The other day I was listening to the latest Shop Talk Show podcast while out for my morning run. They had Jen Simmons on the show, talking about (among other things) the standards process. It’s a great conversation, as you would expect—Jen’s super smart and has been doing great, meaningful work for a long time.

Among the things that she discussed is the care that has to go into new browser features because once shipped, it’s there for good. Most of us don’t have to worry about things to that same level because:

…you can always delete all your code later. You can always say, ‘Oh, this thing I shipped quickly for my project, that was a bad idea. Let’s obliterate it and re-do it better later.’ But with the web, there’s two things. One, we don’t get to change it and ship it again later, almost ever. If we hurry up and we ship subgrid, and subgrid is crappy, there’s no, like, fixing it. We’re stuck with it.

This permanence to the web has always been one of the web’s characteristics that astounds me the most. It’s why you can load up sites today on a Newton, and they’ll just work. That’s in such sharp contrast to, well, everything I can think of. Devices aren’t built like that. Products in general, digital or otherwise, are rarely built like that. Native platforms aren’t built like that. That commitment to not breaking what has been created is simply incredible.

Jen’s other point, too, is an important one to remember:

…And the other thing is that we’re not solving for one website. We’re not solving for, or, or or for…whatever. We’re solving for the entire web and every use case ever all at the same time.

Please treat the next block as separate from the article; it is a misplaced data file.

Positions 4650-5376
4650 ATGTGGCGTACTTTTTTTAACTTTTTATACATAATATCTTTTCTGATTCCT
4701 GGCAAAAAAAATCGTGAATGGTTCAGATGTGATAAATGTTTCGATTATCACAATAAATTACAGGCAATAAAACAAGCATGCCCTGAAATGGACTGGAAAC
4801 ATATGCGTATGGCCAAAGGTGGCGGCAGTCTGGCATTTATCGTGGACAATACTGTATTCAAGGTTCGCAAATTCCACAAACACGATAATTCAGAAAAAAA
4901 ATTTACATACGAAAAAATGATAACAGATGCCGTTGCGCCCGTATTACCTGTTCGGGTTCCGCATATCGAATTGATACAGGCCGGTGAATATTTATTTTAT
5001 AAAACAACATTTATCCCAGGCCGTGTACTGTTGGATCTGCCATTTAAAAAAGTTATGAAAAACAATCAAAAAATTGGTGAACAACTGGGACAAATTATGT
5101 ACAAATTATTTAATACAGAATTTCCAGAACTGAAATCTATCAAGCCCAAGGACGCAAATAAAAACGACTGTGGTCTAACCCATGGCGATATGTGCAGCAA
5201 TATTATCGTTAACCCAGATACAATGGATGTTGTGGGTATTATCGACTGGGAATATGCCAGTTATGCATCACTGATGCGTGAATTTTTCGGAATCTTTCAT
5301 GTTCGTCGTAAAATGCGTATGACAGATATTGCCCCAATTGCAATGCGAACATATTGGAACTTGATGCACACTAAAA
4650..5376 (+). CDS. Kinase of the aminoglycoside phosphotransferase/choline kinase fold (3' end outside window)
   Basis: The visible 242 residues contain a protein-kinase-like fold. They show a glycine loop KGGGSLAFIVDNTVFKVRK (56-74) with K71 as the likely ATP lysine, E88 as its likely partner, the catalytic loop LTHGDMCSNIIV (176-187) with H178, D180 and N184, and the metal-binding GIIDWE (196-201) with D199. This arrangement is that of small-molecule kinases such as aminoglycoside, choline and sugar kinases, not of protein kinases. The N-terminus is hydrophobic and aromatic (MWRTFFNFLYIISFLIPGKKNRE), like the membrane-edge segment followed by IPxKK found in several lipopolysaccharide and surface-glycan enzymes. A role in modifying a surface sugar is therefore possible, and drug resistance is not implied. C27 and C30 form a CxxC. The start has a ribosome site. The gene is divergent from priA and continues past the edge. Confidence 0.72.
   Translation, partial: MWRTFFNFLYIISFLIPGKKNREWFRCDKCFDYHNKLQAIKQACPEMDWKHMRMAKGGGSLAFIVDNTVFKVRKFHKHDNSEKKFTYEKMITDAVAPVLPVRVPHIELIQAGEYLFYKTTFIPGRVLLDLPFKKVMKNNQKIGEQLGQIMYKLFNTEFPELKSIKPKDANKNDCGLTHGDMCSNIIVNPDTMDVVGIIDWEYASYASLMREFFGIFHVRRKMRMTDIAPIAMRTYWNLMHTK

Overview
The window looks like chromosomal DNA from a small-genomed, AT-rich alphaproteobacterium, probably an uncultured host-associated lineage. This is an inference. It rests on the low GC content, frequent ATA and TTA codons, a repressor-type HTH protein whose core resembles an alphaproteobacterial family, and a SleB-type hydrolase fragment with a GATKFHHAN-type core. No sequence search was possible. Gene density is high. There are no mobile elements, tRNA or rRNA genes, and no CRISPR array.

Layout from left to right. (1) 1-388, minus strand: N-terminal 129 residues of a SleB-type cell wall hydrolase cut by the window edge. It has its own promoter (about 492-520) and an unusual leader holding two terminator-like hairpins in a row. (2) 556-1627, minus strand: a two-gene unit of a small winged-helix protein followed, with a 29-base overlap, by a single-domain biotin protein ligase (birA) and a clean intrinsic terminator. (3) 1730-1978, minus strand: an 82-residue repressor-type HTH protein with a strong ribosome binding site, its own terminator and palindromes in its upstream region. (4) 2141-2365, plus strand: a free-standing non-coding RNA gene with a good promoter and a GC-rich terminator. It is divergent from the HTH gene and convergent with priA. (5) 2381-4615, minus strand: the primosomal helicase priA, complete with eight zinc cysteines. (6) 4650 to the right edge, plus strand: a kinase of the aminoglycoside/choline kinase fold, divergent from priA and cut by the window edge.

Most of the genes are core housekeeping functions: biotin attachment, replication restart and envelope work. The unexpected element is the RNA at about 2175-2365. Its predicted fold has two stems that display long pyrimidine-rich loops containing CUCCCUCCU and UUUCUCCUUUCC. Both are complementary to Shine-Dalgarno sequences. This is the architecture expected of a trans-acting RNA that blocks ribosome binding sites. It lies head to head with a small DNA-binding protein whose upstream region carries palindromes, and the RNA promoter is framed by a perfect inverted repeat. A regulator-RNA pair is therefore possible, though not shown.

She gives an example, later on, discussing how even something seemingly simple, underlines, becomes so much more intense when you need to solve for everyone:

Well, what about these languages that are typeset vertically? What is the typography in Japan? What’s needed for this kind of script that is completely different than the Latin alphabet? And there’s a long conversation about that and then, ‘Wow, we’re shipping something that actually works for all the languages and all the scripts around the world.’ Or it almost does and there’s a few pieces missing but we’re dedicated to going ahead and finishing those pieces as soon as we can.

There’s a lot of thought and consideration that goes into deciding what makes its way into this incredible platform and what doesn’t.

Another person I have a ton of respect for and who has been doing incredibly important work for a long time is Alex Russell. In particular, he’s put an absurd amount of time and energy into advocating for being careful about the overreliance on JavaScript that is leading to much of the web’s current performance issues.

I thought about Jen’s comments when I saw one person stating that Alex was trying to “sell you on fairy tales of Use the Platform”.

I don’t want to single that person out because I’m not here to encourage a pile-on, but also because they’re hardly the first person to express that general sentiment. But, that statement about the “fairy tale of Use the Platform” has really stuck with me, because it feels…wrong.